Many households are on the verge of abandoning their home insurance policies, as new research has found about 1.24 million Australians are facing insurance affordability stress.
It comes off the back of home insurance premiums having risen 28 per cent, or $414, to $1894 in the past 12 months, being the biggest hike in two decades, according to the Actuaries Institute which commissioned two studies.
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A study by Finity Consulting’s Climate Analytics Practice found households spending an average of 8.8 weeks’ worth of wages on home insurance had risen between 10 and 12 per cent in the year to March 31.
“(That) is more than seven times what the average household spends,“ an Actuaries Institute spokesperson said.
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Meanwhile, about 171,000 households were facing extreme insurance affordability stress, spending about $8800 per year on home insurance.
Some 1.24 million Australian households are now considered “affordability stressed” – meaning more than four weeks of their annual income is spent on home insurance.
The studies found in flood prone areas, such as Queensland and NSW, premiums had gone up by almost 50 per cent in the last year.
“Half the increase in home insurance premiums relates to building cost inflation, which has spiked during the past two years due to supply chain shortages,” Finity Consulting author Sharanjit Paddam said.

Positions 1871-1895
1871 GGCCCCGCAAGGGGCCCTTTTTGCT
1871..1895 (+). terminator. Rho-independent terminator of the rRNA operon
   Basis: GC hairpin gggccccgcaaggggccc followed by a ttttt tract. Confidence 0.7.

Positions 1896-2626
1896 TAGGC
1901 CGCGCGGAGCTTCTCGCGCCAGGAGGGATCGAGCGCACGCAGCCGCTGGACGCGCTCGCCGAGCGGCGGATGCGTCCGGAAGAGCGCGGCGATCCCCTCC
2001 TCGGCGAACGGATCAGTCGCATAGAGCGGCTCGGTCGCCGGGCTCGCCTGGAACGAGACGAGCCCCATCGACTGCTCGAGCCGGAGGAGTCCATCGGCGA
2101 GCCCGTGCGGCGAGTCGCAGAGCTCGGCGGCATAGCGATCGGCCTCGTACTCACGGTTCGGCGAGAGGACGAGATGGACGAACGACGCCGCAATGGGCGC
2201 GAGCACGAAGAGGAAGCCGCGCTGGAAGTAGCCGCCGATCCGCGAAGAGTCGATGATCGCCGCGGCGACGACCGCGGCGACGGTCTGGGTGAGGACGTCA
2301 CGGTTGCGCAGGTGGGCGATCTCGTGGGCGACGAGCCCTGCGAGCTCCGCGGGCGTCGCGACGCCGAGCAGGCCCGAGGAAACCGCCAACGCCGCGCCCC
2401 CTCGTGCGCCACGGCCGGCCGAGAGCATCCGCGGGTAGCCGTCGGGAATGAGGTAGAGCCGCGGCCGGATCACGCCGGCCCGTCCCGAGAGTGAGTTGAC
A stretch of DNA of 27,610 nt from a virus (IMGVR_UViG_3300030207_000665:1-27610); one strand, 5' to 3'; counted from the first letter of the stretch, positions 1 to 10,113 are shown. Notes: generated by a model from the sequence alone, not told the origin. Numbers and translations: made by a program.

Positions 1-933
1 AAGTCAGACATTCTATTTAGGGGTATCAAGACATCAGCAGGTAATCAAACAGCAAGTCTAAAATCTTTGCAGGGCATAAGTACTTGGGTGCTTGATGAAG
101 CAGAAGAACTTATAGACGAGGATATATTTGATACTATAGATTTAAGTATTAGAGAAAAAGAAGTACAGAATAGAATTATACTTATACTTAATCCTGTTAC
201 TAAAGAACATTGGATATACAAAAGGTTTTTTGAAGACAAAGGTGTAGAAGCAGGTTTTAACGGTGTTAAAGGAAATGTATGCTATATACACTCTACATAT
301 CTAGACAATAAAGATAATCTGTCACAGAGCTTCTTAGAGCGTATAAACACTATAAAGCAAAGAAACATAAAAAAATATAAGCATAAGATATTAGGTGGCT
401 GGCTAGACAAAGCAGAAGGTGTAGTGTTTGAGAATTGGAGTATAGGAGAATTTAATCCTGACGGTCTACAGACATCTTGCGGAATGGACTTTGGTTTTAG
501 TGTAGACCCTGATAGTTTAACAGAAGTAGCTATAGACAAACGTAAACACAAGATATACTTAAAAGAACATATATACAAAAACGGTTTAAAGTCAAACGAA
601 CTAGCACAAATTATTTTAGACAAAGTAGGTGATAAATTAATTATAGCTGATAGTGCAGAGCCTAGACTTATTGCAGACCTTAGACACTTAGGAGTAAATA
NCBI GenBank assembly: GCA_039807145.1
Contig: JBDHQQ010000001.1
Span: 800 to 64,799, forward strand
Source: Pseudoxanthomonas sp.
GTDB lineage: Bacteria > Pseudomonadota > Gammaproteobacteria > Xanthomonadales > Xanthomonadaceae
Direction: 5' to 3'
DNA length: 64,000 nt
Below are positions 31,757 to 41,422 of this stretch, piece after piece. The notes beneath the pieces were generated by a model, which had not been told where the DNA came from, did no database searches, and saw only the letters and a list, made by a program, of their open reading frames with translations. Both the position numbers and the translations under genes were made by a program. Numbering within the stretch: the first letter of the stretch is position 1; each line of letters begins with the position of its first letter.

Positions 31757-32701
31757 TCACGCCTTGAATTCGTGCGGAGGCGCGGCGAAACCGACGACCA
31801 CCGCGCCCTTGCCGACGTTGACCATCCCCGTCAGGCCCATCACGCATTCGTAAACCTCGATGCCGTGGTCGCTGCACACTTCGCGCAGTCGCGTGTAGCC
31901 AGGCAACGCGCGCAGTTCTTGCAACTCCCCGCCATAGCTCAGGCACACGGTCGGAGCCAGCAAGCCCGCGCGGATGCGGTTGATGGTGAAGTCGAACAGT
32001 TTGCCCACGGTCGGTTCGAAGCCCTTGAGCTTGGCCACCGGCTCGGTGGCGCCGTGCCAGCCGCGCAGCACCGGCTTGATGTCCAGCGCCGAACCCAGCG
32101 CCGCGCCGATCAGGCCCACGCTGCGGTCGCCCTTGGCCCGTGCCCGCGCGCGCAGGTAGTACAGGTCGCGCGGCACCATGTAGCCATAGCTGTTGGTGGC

“There’s also been an increase in natural disasters and higher reinsurance costs, driven by the climate change impacts we’re already seeing.”
Areas that have historically seen flooding, such as in Queensland and NSW, have been hit with higher insurance premiums. Credit: AAP
The researchers are calling for urgent action from industry stakeholders before households begin cutting their home insurance policies because of cost of living pressures.
This included government reform of insurance-based taxes or subsidies to encourage further take up of insurance.
They also suggested introducing an interim known as an insurance pool to share risk across a wide group of people, so premiums are more affordable for high-risk customers, such as those in flood prone areas.
“Without insurance, households will struggle to recover from disasters and governments, taxpayers, charities and many informal means of support will be left to assist,” Paddam said.
“This usually results in households receiving some support but will not allow them the full economic recovery they would receive if insured.”
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